Some Belated Birthdays
26 July 1856 was the birthday of the great Baptist educator, William Rainey Harper (1856-1906), who revamped Yale’s Semitics Department while still in his 20s and then was founding president of the University of Chicago. Harper was an innovator in educational theory, promoting an undergraduate curriculum based on “The Great Books of the Western World,” with numerous graduate research facilities, but also promoting the “junior college” trend in U.S. education.
28 July 1924 Cordy Tindall (C. T.) Vivian was born. An amazing giant in the struggle for civil and human rights, C. T. is also one who launched the “Churches Supporting Churches” movement to help struggling New Orleans pastors and churches become the anchors for rebuilding the city–especially its poorer neighborhoods.
29 July 1912 Clarence Jordan, Baptist prophet and saint in blue jeans, was born. I put this up before going to peace camp, but it was easy to lose this in the shuffle.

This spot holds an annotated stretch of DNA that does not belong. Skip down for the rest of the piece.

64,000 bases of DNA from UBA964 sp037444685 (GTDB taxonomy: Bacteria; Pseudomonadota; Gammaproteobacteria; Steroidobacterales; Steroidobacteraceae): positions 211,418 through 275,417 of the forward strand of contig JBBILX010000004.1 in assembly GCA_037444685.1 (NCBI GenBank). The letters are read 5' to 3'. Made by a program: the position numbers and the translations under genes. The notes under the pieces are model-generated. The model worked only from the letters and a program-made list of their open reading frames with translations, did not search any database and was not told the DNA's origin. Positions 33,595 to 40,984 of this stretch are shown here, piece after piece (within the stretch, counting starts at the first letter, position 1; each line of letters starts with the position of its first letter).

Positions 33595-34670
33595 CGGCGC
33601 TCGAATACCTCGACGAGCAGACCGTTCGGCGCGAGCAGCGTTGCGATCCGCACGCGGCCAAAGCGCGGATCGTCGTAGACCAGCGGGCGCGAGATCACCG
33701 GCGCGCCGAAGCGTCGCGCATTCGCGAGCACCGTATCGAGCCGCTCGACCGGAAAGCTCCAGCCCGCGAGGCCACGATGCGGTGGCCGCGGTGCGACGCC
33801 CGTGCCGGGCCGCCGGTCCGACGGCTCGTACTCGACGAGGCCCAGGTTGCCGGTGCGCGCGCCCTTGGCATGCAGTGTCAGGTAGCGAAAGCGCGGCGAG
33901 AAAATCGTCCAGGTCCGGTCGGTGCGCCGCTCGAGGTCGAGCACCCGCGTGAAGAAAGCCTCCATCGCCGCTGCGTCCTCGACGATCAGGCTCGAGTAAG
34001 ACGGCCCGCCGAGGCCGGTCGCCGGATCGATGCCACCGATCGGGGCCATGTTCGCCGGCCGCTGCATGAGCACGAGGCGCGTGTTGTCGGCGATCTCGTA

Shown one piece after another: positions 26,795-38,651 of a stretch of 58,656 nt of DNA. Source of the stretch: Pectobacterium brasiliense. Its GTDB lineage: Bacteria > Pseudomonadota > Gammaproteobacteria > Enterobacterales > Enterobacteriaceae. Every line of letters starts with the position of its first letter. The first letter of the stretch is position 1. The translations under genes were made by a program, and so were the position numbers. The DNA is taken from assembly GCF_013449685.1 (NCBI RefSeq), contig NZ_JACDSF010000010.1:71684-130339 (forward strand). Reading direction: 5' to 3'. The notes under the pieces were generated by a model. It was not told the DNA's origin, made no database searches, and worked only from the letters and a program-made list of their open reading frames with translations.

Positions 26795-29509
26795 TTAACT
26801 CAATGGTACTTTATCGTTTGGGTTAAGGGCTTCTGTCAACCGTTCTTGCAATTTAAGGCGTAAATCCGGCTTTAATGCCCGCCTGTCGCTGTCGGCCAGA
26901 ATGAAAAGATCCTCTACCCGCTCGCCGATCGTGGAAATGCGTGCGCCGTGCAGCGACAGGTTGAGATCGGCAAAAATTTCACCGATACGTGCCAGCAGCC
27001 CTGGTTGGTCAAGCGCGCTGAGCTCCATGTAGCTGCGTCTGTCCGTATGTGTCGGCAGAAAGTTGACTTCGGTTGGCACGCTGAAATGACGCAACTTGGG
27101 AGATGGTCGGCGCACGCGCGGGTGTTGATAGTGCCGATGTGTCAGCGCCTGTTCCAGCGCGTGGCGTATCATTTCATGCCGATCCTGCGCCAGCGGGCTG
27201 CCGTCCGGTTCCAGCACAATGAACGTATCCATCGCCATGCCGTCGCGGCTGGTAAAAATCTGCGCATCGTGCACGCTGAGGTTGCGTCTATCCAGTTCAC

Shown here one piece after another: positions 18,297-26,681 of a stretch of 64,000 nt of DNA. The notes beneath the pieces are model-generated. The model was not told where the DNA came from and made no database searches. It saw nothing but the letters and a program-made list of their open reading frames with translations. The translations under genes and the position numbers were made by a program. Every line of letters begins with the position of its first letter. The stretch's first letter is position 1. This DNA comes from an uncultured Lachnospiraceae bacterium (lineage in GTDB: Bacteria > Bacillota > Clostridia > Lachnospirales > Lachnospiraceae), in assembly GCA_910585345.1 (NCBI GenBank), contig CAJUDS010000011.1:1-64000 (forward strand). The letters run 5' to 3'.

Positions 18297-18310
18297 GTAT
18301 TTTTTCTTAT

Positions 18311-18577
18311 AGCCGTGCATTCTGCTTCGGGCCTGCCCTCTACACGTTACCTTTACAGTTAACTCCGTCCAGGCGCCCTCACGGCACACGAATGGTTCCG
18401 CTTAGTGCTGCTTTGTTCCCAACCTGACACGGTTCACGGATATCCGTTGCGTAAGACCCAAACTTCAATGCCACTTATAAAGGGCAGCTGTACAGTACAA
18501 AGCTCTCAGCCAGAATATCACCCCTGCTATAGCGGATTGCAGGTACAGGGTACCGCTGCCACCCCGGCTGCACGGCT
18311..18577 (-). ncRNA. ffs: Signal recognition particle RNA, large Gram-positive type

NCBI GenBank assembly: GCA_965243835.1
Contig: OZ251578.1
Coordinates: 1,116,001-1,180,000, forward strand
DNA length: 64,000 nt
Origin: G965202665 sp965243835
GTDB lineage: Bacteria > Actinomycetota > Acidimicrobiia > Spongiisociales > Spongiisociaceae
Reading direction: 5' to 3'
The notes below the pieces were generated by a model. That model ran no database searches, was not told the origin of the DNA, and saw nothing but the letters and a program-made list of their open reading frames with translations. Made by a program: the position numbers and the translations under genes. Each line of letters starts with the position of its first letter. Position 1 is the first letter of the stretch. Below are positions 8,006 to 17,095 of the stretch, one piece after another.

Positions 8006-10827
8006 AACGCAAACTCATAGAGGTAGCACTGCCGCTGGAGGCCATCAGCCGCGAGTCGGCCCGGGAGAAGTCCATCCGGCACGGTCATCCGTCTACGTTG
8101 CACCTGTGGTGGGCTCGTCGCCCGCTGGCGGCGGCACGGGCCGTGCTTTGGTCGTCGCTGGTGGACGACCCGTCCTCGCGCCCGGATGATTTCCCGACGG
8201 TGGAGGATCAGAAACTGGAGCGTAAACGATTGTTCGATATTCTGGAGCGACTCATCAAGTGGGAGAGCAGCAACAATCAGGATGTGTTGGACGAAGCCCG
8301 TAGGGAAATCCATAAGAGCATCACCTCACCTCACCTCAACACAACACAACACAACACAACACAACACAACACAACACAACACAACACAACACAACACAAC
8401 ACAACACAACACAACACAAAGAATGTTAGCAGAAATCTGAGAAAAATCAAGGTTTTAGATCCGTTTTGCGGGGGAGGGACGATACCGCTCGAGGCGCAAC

01 August 1895 was the birthday of Benjamin Elijah Mays (1895-1984), the great African-American Baptist educator and theologian. (HT: Travis Norvell for catching this. I can’t believe I missed it.) Mays began his postsecondary education at Virginia Union University before finishing his B.A. at Bates College in 1920. Refused admission to Andover-Newton Theological Institute because of race (which left an emotional scar that never healed according to his autobiography), Mays decided not to go to seminary anywhere. Instead, he entered the University of Chicago (which still had strong Baptist ties in those days), earned an M.A. in sociology in 1925 and a Ph.D. in Sociology of Religion in 1935. His education at Chicago was repeatedly interrupted because of his work as a Baptist minister. From 1934-1940, Mays was dean of the School of Religion (now School of Theology) at Howard University in Washington, D.C. He traveled to India and met at length with Mohandas K. Gandhi. Mays became one of several major African-American figures who spread Gandhi’s teachings about nonviolent direct action throughout African-American circles in the U.S.—preparing the way for the Civil Rights movement’s success. From 1940 to 1967, Mays was president and professor at Morehouse College, where he became mentor to a young Martin Luther King, Jr.
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